Sometimes sports can be therapeutic as well as competitive.
That was at least part of the atmosphere on display Thursday night at Hampden Academy, where Class AA Bangor scored a 64-50 boys basketball victory over the Class A Broncos in a battle of neighboring rivals who are positioned at or near the top of their respective divisions.
While both teams were playing for the valuable Heal Points available, the game also provided an escape of sorts for both teams after a tragedy befell a friend — and a past or present teammate — of players on both squads.
Marc Hutchings, a Hampden Academy senior from Glenburn and the starting center for the Broncos’ boys basketball team this winter, suffered multiple injuries early Wednesday morning when the pickup truck he was driving went off outer Essex Street in Bangor and brought down a utility pole.
At the time of his accident, about 3 a.m., Hutchings had been sent out to do sanding work by the property management company he works for, according to Hampden boys basketball head coach Russ Bartlett. Hutchings’ truck slid on ice, hit the pole near the intersection of Essex Street and Fox Hollow, and overturned, according to a report.
Hutchings remains at Northern Light Eastern Maine Medical Center in Bangor, and a lengthy recuperative process is anticipated.
The 6-foot-5-inch Hutchings spent his first two years of high school at Bangor before transferring to Hampden as a junior in the fall of 2017. He has played varsity basketball at both schools.
“Wednesday I went straight from school and was at the hospital from 2:30 to 5:30 [p.m.] and got to see him, it was really great,” said Bangor junior forward Henry Westrich, who was Hutchings’ teammate through middle school in Glenburn and as a freshman at Bangor. “The whole Hampden team was there, too, but at this point it’s bigger than teams.”
Among the Hampden players who visited Hutchings in the hospital Wednesday was junior guard Bryce Lausier. He also played middle-school basketball with Hutchings before they reunited last winter at Hampden Academy.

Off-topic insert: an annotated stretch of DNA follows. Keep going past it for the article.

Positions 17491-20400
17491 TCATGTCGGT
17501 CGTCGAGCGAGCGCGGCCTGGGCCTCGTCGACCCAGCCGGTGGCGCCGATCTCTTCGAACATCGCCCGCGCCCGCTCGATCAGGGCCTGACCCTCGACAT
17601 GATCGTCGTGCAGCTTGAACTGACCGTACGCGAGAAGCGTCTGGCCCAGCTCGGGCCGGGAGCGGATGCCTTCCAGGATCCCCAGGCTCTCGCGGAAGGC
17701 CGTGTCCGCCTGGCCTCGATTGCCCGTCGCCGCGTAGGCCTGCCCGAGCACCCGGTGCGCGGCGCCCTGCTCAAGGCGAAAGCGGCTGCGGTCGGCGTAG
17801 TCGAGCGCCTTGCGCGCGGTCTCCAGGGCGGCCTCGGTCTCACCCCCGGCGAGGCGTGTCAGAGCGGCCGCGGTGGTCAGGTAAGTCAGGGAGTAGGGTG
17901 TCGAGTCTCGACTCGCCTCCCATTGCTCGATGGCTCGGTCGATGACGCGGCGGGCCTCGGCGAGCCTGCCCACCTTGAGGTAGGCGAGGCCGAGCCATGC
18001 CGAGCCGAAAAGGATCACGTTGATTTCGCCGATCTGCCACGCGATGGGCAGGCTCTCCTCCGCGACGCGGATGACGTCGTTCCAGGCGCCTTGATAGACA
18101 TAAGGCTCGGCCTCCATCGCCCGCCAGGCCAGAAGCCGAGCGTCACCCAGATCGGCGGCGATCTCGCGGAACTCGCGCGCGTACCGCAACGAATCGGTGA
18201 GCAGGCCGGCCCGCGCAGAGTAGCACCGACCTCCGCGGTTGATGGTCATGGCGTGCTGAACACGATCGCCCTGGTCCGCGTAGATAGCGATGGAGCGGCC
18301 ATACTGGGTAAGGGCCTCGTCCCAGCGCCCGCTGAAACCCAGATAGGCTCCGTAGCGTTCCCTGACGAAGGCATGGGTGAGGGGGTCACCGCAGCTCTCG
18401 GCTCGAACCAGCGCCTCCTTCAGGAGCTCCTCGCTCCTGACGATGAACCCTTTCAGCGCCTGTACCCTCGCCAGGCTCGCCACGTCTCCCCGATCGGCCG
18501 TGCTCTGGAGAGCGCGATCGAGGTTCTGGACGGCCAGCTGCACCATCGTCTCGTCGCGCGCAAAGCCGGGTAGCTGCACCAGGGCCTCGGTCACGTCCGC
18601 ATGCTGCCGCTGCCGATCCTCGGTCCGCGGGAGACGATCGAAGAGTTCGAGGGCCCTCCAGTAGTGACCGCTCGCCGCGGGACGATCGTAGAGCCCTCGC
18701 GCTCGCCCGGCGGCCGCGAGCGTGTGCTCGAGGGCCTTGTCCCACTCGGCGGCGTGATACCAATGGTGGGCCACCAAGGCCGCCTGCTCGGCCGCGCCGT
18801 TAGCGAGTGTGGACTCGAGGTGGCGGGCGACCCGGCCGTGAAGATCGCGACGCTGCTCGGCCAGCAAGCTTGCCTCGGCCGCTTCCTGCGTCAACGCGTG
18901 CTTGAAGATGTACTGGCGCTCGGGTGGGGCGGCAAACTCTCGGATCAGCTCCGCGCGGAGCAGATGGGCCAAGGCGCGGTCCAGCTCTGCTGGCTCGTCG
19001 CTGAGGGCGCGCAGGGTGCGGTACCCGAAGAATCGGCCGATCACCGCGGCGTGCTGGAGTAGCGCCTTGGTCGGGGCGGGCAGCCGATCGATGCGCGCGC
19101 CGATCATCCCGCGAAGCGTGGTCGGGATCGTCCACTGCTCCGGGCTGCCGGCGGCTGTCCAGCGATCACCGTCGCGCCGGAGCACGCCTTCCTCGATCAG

“I’ve known Marc since sixth grade because we went to middle school together, and we were good friends through middle school and then he went to Bangor and I went to Hampden,” said Lausier, who scored a game-high 23 points in Thursday’s game.
“When I found out he was transferring to Hampden I was super happy to have another guy from Glenburn here to relate to. He gave me rides home and we’re good pals so I was really sad to hear about what happened.
“When I saw him Wednesday he was right back to being his old self, making jokes and stuff. He’s just a good guy.”
Friends and family received even better news Thursday, as Hutchings was allowed to sit up in his hospital bed and eat solid food.
His chosen cuisine for the day reportedly was three milk shakes and an order of bacon.
On Thursday, hospital staff had him up on his feet.
“He was complaining about [eating] the ice chips [Wednesday],” Westrich said. “Marc’s a really tough guy. He was cracking jokes the whole time and talking trash about this game. Not a whole lot has changed.”
The Hampden players hung Hutchings’ No. 34 basketball jersey in their locker room before Thursday’s showdown against Bangor, the top-ranked team in Class AA North, and took it out to the bench with them for the game.
A moment of silence in support of Hutchings preceded the start of the game.
“He’s always going to be with us even if he’s in the hospital,” Lausier said. “He watched the game from the hospital [via live video stream], and we played for him.”
Bangor took the lead midway through the second quarter and gradually pulled away for a hard-fought victory that improved its record to 9-1. Hampden, the defending Class A North champion, fell to 7-2 but remains ranked third in the division.
“I told the kids after the game that I was disappointed in the score, but I was extremely happy with the way our effort was [Thursday night],” Bartlett said. “I thought we played extremely hard, and I thought we did the things we need to do to win games.”
Bartlett was impressed not only with how his players battled a strong opponent, but also how they have coped with their teammate’s misfortune.
“I thought we handled ourselves fantastic with some adversity this week,” he said. “Obviously it was terrible news with Marc, but I thought the kids — considering they’re still kids — have handled it maybe a little more maturely than most kids would be able to. I was real happy for them.”